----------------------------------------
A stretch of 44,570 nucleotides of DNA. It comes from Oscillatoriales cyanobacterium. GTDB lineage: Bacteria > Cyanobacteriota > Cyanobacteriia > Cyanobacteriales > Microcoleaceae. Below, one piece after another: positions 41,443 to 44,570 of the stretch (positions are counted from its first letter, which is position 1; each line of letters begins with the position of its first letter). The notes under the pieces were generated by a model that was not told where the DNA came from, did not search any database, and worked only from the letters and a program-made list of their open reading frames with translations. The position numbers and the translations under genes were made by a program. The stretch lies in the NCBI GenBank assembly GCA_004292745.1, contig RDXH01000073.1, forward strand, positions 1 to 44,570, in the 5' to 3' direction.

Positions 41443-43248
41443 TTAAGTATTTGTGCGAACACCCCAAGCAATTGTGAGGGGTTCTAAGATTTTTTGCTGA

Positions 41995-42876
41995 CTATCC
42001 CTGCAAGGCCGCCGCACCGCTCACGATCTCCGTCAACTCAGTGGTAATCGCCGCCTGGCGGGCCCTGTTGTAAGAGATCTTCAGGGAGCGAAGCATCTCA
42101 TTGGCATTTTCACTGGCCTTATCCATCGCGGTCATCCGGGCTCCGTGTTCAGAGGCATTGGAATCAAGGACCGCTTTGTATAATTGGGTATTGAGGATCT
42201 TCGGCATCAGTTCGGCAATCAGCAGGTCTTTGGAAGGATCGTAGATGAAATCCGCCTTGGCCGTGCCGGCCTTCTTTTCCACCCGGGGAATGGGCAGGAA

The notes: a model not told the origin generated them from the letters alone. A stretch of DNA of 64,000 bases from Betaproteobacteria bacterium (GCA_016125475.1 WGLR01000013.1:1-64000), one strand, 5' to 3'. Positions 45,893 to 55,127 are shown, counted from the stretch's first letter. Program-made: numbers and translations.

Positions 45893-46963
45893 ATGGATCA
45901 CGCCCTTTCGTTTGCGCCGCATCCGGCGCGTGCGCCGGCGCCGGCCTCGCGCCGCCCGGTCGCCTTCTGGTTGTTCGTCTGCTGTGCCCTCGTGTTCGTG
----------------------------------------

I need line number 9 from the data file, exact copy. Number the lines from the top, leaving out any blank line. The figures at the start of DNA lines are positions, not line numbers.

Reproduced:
The notes: a model not told the origin generated them from the letters alone. A stretch of DNA of 64,000 bases from Betaproteobacteria bacterium (GCA_016125475.1 WGLR01000013.1:1-64000), one strand, 5' to 3'. Positions 45,893 to 55,127 are shown, counted from the stretch's first letter. Program-made: numbers and translations.